• Just over one sixth (16.2%) of respondents had moderate to severe anxiety symptoms.
  • Women (19.5%) reported higher rates of anxiety symptoms than men (12.8%).
  • 18-29 year olds (28.8%) were more likely to report anxiety symptoms than 30-59 year olds (15.5%), and 60+ year olds (8.2%).
  • Individuals with a pre-existing mental health condition (48.9%) reported higher rates of anxiety symptoms than those without a pre-existing mental health condition (11.3%).
  • Those from the lower SEG (21.4%) were more likely to report anxiety symptoms than those from the higher SEG (13.2%).
  • Respondents with a pre-existing physical health condition were more likely to report moderate to severe anxiety symptoms (23.9%) than those with no pre-existing physical health condition (14.0%).

Changes across the waves:

  • Looking at the sample as a whole, there were no statistically significant changes in rates of moderate to severe anxiety symptoms from Wave 3 (15.0%) to Wave 4 (15.3%).
  • Respondents living with dependents aged 16 years or younger reported an increase in their rates of anxiety from Wave 3 (15.1%) to Wave 4 (18.5%), and rates for those with no dependents under 16 years did not change (Wave 3: 15.0%, Wave 4: 14.3%).
  • Additionally, those living in rural areas reported a decrease in rates of anxiety symptoms from Wave 3 (17.5%) to Wave 4 (15.1%), compared to those in urban areas (Wave 3: 14.4%; Wave 4: 15.3%).

Psychological Distress / Possible Psychiatric Disorder (GHQ-12)[4]

Wave 4 findings:

  • Just under one third (32.2%) of the sample had high GHQ-12 scores, indicating high rates of psychological distress and a possible psychiatric disorder.
  • A greater proportion of women (36.8%) reported psychological distress than men (27.3%).
  • Half of 18-29 year olds (50.2%) reported psychological distress compared to 31.4% of 30-59 year olds and 20.5% of 60+ year olds.
  • Around half of respondents who had a pre-existing mental health condition (52.8%) reported psychological distress compared to just under a third (29.3%) of respondents who did not have any pre-existing mental health condition.
  • Individuals with a pre-existing physical health condition (37.7%) were more likely to report psychological distress than those with no pre-existing physical health condition (30.8%).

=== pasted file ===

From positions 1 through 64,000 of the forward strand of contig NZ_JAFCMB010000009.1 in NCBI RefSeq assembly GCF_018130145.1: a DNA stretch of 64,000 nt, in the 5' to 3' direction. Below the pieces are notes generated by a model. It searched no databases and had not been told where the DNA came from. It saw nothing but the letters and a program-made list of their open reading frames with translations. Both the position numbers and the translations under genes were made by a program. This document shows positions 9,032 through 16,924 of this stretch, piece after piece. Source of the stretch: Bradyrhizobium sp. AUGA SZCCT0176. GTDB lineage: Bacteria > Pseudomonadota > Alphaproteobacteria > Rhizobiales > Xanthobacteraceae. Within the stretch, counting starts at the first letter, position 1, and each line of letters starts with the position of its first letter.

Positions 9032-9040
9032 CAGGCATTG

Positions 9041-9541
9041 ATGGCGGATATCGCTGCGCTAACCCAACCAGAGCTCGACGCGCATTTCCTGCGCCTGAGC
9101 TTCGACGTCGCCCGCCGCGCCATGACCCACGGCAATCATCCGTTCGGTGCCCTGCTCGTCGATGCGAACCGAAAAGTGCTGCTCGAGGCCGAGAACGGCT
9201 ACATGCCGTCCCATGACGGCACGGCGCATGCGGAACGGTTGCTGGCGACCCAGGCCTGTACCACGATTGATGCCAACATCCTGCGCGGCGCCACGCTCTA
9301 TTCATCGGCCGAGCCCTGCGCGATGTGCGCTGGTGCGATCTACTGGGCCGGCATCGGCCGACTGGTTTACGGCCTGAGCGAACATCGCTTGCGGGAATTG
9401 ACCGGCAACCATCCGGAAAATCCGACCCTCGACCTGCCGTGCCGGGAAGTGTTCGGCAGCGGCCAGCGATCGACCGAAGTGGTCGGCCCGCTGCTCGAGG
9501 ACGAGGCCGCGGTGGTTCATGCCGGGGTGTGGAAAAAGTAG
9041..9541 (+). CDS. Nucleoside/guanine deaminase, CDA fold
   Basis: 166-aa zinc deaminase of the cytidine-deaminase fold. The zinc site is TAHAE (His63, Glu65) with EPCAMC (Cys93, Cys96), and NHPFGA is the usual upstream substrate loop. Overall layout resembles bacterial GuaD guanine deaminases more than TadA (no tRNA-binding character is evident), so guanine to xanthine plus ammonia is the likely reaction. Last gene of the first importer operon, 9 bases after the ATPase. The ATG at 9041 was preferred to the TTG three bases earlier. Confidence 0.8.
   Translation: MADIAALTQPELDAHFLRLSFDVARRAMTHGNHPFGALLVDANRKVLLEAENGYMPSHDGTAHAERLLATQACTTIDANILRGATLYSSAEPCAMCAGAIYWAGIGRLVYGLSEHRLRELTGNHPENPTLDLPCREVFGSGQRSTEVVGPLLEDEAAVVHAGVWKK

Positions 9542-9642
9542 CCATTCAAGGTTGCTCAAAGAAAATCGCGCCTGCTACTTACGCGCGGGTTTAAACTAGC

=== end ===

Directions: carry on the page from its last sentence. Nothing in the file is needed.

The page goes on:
Changes across the waves:

  • The proportion of respondents reporting psychological distress did not change from Wave 3 (27.8%) to Wave 4 (26.9%).
  • The proportion of respondents with a pre-existing mental health condition that reported psychological distress decreased from Wave 3 (64.2%) to Wave 4 (48.1%).
  • The proportion of respondents with a pre-existing physical health condition that reported psychological distress also decreased from Wave 3 (42.9%) to Wave 4 (37.5%).
  • The proportion of individuals from the lower SEG that reported psychological distress decreased from Wave 3 (30.8%) to Wave 4 (26.6%).
  • The proportion of those living in a rural area reporting psychological distress decreased from Wave 3 (37.2%) to Wave 4 (32.4%).

Mental wellbeing[5]

Wave 4 findings:

  • The average score for mental wellbeing was 21.72, out of a maximum of 35.
  • Men reported higher mental wellbeing (average score 22.05) than women (average score 21.42).
  • Respondents in the older age group (60+ years old) had higher mental wellbeing (average score 23.57) than those aged 30-59 years (average score 21.51) and young adults (18-29 years) (average score 19.61).
  • Respondents in the higher SEG had higher (average score 22.28) mental wellbeing than those in the lower SEG (average score 20.75).
  • Respondents with no pre-existing mental health condition had higher mental wellbeing (average score 22.36) than those with a pre-existing mental health condition (average score 17.41).
  • Individuals with no physical health condition reported higher wellbeing (average score 21.93) than those with a physical health condition (average score 20.98).

Changes across the waves: